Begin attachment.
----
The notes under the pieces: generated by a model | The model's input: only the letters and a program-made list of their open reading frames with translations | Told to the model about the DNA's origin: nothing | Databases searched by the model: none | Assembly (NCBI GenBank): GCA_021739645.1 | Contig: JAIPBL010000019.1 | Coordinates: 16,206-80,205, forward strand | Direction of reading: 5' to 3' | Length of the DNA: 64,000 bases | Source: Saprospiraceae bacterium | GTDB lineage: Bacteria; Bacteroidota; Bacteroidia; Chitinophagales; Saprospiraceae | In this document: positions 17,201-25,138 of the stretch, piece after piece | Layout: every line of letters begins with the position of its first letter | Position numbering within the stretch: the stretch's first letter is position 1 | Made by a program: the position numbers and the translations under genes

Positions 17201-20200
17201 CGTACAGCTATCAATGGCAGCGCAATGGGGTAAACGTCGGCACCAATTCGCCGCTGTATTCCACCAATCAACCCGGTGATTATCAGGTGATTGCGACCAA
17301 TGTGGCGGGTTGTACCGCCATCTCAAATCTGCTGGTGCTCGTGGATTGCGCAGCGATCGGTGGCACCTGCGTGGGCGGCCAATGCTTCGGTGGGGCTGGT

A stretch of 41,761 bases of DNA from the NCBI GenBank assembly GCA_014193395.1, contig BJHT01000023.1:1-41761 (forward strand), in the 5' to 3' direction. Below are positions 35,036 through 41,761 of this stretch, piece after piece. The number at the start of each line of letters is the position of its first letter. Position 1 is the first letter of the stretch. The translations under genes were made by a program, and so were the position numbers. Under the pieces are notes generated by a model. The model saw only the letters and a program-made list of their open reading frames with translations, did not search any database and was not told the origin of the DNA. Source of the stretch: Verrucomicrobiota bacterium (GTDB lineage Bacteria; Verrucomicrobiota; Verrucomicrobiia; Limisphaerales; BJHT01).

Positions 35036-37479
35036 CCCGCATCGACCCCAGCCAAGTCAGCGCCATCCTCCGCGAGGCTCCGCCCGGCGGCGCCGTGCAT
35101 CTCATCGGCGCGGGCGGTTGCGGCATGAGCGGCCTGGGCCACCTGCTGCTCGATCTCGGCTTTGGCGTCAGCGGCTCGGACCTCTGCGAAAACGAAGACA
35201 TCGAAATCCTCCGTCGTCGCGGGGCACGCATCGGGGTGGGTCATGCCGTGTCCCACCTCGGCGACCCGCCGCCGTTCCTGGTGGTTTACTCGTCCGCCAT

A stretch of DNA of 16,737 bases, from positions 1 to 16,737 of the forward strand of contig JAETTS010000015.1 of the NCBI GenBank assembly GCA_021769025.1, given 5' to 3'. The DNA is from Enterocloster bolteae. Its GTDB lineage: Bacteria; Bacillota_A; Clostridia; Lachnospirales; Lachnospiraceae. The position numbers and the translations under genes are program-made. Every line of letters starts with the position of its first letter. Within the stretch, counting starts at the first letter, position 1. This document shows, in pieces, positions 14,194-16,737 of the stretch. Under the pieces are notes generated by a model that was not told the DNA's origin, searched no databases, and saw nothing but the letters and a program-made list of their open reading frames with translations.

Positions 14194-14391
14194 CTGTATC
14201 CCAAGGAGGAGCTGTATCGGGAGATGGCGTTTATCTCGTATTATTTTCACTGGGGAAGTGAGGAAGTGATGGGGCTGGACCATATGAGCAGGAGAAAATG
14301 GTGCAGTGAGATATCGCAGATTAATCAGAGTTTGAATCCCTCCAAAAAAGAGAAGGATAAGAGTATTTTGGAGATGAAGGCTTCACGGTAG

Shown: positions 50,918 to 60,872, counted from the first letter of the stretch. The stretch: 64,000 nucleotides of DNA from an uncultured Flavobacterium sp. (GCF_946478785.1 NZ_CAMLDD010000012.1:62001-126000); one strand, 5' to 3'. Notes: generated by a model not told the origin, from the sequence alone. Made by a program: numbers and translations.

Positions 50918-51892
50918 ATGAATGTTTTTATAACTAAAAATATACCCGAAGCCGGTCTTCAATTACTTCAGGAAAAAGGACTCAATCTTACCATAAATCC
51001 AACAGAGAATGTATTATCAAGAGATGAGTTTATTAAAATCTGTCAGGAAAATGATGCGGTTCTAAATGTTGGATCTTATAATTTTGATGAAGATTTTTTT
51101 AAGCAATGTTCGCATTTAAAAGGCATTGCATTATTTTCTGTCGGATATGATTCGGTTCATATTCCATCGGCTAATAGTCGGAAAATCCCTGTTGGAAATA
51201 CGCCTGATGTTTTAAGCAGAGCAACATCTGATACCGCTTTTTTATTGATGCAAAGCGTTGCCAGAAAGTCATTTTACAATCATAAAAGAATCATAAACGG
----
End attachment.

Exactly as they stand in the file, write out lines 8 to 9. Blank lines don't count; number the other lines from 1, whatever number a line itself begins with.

35101 CTCATCGGCGCGGGCGGTTGCGGCATGAGCGGCCTGGGCCACCTGCTGCTCGATCTCGGCTTTGGCGTCAGCGGCTCGGACCTCTGCGAAAACGAAGACA
35201 TCGAAATCCTCCGTCGTCGCGGGGCACGCATCGGGGTGGGTCATGCCGTGTCCCACCTCGGCGACCCGCCGCCGTTCCTGGTGGTTTACTCGTCCGCCAT